Friday, May 13, 2011
This week, I came into the presence of a friend battling terminal cancer, a little child growing up with Muscular Dystrophy, a couple facing the challenges of infertility and someone losing their only source of employment. Words cannot describe the pain they are feeling and the tears they shed…neither can I…
I pulled out an old book entitled, “The Pain of Being Human”, written by a Eugene Cullen Kennedy, back in the early 70s.
The author was ordained a Roman Catholic priest back in 1955 and subsequently somehow married a nun sometime in 1977…but we shall not go into that part of the road. Instead, what I would like to do is to quote a small chapter from this simply brilliant writing on the human condition.
“As humans, we experience the pains that come from just being human. In our journey, we are not inoculated against the aches and struggles as a human being; a child of God. Pain is experienced we face freedom’s choices and we are not certain what the right course will be, coupled by the uncertainties that are a constant part of our journey.
Tears say a lot but sometimes they are hard to understand. We can weep for joy as we weep for sorrow; some people weep at almost anything while others hardly ever weep at all.
Tears are a language that everybody speaks, but with different accents and meanings according to the complicated laws of how we have learned to express our emotions.
The French, they say, cry quite freely while Americans shed private tears to express something very deep in their lives. How can something so wrenching to the soul be described as “having a good cry”?
The truth is, of course, that we have all felt like crying and we know from experience that it can have many meanings. Tears can be the recourse of children who are on the spot – the defense against adult questioning or accusation which wins them mercy rather than justice in the small missteps of childhood. These are the tears that must be put away if a person is to move into maturity.
Sadly enough, there are those who go on weeping the defensive tears of childhood for the rest of their lives whenever they are in difficult circumstances. These people never understand grown-up tears, the tears that are much more than the sobs of self-pity.
Oh, we can all feel sorry for ourselves at times but if we are relatively mature we can catch our emotions and save ourselves and others from the self-indulgent tears we might otherwise shed.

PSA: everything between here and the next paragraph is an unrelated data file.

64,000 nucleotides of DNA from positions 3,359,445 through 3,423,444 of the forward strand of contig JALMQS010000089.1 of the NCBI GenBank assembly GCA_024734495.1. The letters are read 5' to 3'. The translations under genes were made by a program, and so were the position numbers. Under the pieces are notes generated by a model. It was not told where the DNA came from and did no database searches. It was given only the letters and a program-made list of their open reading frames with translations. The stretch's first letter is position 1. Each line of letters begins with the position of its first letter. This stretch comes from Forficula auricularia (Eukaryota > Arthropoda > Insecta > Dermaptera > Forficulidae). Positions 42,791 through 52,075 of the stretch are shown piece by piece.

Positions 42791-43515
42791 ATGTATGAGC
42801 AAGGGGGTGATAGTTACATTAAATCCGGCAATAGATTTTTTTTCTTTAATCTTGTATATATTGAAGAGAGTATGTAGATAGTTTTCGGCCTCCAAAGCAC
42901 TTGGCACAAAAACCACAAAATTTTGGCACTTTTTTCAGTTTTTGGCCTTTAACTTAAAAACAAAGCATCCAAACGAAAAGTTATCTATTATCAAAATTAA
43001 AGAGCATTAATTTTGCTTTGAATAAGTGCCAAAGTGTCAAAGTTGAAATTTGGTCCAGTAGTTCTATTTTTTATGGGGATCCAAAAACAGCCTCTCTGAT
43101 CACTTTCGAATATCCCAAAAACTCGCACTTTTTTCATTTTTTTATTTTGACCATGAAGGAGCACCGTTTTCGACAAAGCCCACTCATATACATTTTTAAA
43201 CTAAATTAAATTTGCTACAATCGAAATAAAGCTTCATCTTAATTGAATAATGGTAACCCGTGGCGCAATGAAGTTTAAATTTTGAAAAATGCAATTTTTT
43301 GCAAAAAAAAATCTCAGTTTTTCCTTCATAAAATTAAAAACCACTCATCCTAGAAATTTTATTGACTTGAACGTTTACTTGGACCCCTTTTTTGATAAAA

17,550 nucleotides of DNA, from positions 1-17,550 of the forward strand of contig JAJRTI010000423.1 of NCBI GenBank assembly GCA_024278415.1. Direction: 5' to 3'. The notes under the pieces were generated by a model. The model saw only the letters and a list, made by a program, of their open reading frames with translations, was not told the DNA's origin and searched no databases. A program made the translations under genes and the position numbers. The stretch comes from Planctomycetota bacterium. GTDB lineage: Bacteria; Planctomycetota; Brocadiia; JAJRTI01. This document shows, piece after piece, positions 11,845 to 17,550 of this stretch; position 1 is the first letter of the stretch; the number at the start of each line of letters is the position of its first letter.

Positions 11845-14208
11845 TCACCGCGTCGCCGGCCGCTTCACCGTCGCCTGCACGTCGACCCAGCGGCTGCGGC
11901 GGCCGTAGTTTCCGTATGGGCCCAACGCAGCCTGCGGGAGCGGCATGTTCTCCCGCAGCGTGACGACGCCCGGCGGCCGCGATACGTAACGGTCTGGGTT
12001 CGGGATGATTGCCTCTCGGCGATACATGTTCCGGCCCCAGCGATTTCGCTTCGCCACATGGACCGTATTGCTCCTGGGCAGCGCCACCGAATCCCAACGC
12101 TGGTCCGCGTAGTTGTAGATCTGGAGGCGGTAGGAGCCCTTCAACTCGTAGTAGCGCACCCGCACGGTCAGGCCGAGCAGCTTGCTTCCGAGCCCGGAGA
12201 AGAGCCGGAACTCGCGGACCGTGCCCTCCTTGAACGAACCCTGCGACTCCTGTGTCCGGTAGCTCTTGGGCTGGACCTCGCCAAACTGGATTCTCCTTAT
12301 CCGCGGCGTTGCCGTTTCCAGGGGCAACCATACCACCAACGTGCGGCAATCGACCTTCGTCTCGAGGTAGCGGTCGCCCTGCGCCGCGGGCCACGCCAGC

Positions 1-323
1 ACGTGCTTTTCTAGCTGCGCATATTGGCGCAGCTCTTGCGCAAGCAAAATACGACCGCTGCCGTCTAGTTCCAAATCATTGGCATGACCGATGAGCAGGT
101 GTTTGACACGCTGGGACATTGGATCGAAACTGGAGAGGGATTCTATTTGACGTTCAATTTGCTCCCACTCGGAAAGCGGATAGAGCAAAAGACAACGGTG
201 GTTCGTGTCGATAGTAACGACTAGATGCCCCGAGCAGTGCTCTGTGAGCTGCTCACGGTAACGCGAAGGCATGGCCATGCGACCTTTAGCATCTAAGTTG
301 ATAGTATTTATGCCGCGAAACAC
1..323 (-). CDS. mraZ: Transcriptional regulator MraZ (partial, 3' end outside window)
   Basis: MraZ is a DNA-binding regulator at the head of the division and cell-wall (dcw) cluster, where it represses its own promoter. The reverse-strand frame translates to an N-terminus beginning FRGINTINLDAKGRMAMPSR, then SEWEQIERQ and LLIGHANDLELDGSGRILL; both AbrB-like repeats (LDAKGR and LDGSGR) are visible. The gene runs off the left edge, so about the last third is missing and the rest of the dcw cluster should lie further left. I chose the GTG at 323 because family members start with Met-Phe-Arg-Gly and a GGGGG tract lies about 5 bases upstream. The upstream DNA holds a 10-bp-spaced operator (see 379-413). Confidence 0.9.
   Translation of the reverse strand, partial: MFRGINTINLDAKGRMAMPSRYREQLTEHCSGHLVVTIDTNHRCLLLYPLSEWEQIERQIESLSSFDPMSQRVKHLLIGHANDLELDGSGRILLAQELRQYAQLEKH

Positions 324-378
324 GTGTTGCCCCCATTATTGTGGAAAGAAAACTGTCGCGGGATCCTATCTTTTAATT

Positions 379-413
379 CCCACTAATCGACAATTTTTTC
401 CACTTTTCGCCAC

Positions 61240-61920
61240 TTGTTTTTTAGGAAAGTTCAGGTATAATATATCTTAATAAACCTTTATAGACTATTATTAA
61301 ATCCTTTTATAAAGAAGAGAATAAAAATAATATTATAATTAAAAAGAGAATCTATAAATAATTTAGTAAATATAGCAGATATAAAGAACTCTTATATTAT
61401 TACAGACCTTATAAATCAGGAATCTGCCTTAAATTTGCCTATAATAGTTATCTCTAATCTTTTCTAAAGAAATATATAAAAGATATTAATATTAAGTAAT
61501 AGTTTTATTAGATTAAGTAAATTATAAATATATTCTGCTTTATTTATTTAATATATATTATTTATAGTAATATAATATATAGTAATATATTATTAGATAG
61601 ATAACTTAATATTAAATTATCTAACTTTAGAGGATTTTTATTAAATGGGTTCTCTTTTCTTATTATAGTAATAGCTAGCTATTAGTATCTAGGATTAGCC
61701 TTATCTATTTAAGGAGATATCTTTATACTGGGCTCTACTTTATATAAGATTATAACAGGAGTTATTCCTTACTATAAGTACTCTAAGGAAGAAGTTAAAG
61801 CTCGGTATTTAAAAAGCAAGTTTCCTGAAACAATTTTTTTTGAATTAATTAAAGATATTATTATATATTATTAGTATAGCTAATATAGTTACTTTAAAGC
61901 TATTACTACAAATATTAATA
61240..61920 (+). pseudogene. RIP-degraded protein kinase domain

Tears in the mature person’s life come at very deep moments of sadness and joy, on occasions of separation and reunion, whenever love shows through life. Tears are above all, a sign that we are alive, that the heart still beats because we care about someone or something enough to cry.
Only the dead or the totally despairing have no tears. People who live with hope and trust can cry aloud; they are alive and have known the meaning of love.
Some men hide their tear to show their strength; others keep their sorrow secret because weeping seems a source of shame for them; and heavy hearted are those whose eyes are dry because their wound is so deep that they cannot let the hurt out at all.
The loneliest of men are those who have no one in whose presence they feel free to weep, no one whose responding love can redeem them from the sadness that has settled into their souls.
It is a hard thing to cry but it is not a bad thing. It is a tragic thing to cry alone because this means we have built walls around our lives, walls so high that nobody else can see over them.
Our tears not only express the deep wells of our feelings but they also make us one with all men who have ever loved or tried to reach out in a tender and caring way to anybody else.
Our tears, Dickens said, are “rain upon the blinding dust of earth, overlying our hard hearts.” Our tears redeem us when they reveal us clearly to another, unshielded from the consequences or risks that are involved in being human.
If we have cried ourselves, we find something of ourselves to give back to the suffering and sorrowful all around us. We need not move away from them, bidding them to hide their tears because they hurt us so much.
We have gone along the same human path and we understand how, in our grief, the presence of another person can bring a certain wholeness to our sorrow.
We give life when we learn from our own weeping how to give ourselves with gentleness and compassion to the sighs and struggles of other people.
The psalmist was no stranger to weeping and neither was the Lord who cried over Jerusalem and at the death of his friend Lazarus. St Paul tells us that the whole earth groans and cries out, longing for fulfillment. Mature tears are signs of the same kind of longing, a kinship with a world as yet unfulfilled.
Our tears tell us that we are alive, that we have roots in the lives of others, and that we have been touched by the warmest of suns, human love. We should resolve that nobody we love ever has to cry alone.”
God will provide us with all that is necessary for us to complete our sacred journey...each journey having its own special pattern. This pattern, designed by God, aims to bring out our deeper, hidden but real self, which is the goal of our journey of growth through life; sometimes, as we know through our experiences, accompanied by lots of tears. Jesus wishes to accompany us on this journey…He has assured us that the home is God’s house, a mansion with many rooms.
...Continue to be patient…be gentle…be compassionate…to anyone struggling to make it to home.